The medical community has known since 1922 that inhaling talcum powder can lead to the lung disease talcosis and could even asphyxiate babies, yet Johnson & Johnson never warned consumers of its other talc-containing products of this risk. Instead, even after learning that asbestos was found in the talc it used, the company marketed its talcum products as “pure,” even adding fragrances to make the products more attractive to buyers, an epidemiologist testified to California jurors in the case of a woman suing J&J.
Dr. David S. Egilman told jurors that his opinions are based on an analysis of the confidential files of William Ashton, who oversaw Johnson & Johnson’s talc business from the 1960s to the 1990s. He said the documents prove Ashton knew the risks talc posed to consumers – like talcosis and asphyxiation – and that cornstarch would be a safer alternative, but he never took the products off the market nor did he warn consumers.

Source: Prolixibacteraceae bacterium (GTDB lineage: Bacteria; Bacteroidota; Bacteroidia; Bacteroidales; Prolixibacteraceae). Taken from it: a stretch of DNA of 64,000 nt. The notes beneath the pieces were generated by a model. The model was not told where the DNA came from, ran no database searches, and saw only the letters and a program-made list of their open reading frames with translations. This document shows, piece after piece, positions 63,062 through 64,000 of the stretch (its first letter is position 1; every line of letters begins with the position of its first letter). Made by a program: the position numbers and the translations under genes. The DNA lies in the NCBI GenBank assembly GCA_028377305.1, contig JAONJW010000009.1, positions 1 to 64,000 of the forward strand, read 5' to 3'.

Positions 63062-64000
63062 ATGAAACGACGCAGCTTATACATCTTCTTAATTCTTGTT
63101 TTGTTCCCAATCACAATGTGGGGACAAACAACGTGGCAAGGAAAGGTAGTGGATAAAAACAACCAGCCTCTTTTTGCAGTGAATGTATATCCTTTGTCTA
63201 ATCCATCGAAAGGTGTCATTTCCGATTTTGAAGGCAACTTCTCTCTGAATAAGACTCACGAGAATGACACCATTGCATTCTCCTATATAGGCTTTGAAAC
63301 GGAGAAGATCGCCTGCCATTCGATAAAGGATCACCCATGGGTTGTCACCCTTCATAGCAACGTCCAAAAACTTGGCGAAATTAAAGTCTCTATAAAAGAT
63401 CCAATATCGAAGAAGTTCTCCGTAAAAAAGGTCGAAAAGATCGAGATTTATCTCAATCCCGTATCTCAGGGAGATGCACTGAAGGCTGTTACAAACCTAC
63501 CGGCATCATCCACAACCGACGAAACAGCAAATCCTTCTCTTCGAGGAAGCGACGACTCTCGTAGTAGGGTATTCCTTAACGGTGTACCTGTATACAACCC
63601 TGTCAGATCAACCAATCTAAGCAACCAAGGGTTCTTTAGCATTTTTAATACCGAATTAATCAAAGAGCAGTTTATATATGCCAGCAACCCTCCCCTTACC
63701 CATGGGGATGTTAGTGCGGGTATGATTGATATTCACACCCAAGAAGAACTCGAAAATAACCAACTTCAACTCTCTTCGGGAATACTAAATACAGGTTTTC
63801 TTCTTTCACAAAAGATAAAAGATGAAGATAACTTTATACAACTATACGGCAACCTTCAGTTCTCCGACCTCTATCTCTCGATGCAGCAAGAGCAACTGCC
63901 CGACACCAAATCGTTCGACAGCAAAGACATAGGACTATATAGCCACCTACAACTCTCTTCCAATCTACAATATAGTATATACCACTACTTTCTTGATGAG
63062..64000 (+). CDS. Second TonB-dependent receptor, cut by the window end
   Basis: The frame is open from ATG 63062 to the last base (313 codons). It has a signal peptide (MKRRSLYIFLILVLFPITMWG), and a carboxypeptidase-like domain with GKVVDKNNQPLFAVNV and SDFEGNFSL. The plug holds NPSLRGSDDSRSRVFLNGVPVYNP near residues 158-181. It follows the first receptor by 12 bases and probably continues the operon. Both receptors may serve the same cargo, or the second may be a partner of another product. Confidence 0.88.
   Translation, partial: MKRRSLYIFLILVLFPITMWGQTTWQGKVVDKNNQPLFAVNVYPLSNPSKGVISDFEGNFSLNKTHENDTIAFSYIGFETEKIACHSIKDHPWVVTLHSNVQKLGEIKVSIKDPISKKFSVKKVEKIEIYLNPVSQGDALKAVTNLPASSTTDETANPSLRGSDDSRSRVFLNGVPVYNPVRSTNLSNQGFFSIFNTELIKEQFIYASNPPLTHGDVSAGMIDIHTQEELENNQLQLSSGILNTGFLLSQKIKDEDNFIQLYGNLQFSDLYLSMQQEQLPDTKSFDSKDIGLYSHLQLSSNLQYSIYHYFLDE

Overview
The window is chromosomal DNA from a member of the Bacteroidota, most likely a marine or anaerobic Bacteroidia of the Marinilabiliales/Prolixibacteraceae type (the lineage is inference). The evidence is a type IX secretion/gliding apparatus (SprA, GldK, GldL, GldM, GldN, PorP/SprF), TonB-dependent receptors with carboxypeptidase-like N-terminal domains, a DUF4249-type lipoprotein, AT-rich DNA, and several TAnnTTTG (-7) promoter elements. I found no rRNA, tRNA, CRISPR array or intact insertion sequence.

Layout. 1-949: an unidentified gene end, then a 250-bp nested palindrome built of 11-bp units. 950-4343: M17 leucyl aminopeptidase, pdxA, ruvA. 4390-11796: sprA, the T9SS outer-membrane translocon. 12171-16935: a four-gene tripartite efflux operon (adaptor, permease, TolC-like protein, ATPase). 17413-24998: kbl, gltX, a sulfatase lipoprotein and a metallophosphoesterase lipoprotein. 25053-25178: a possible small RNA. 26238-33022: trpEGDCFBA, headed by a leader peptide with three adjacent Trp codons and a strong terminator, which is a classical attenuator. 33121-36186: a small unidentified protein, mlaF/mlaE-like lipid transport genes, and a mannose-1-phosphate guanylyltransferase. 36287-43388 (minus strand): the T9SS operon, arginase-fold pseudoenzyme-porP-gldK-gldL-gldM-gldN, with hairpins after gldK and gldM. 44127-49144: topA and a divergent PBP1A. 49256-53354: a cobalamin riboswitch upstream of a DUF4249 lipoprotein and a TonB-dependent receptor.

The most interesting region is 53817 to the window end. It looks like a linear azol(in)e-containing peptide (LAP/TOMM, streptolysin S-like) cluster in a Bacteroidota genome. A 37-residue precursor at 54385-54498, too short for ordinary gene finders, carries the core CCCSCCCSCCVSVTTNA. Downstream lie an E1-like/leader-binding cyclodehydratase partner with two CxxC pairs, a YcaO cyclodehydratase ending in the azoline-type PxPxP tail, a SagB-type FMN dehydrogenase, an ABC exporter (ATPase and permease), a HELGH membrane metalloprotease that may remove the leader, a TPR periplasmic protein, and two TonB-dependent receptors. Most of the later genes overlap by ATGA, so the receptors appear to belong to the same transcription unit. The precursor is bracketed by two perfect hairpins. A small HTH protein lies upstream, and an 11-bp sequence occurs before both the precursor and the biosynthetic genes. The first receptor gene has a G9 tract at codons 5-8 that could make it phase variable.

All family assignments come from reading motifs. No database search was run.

Instead, the company marketed its Johnson’s Baby Powder as the “purest protection.” As a result, consumers were misled into thinking the products were safe to use every day, Dr. Egilman testified.
Dr. Egilman was testifying in the case of Teresa E. Leavitt, who filed a lawsuit against J&J and several talc-mining companies now owned by Imerys Talc America, alleging her use of their talc products caused her terminal mesothelioma. She was diagnosed in 2017 with the rare form of cancer linked to asbestos exposure. Her doctors don’t expect her to survive the year.
Mesothelioma can take decades to develop. Once diagnosed, the disease usually proves fatal within 12 to 24 months.
Johnson & Johnson faces nearly 12,000 lawsuits alleging its talcum powder products caused mesothelioma or ovarian cancer. Several of the cases name asbestos as the culprit.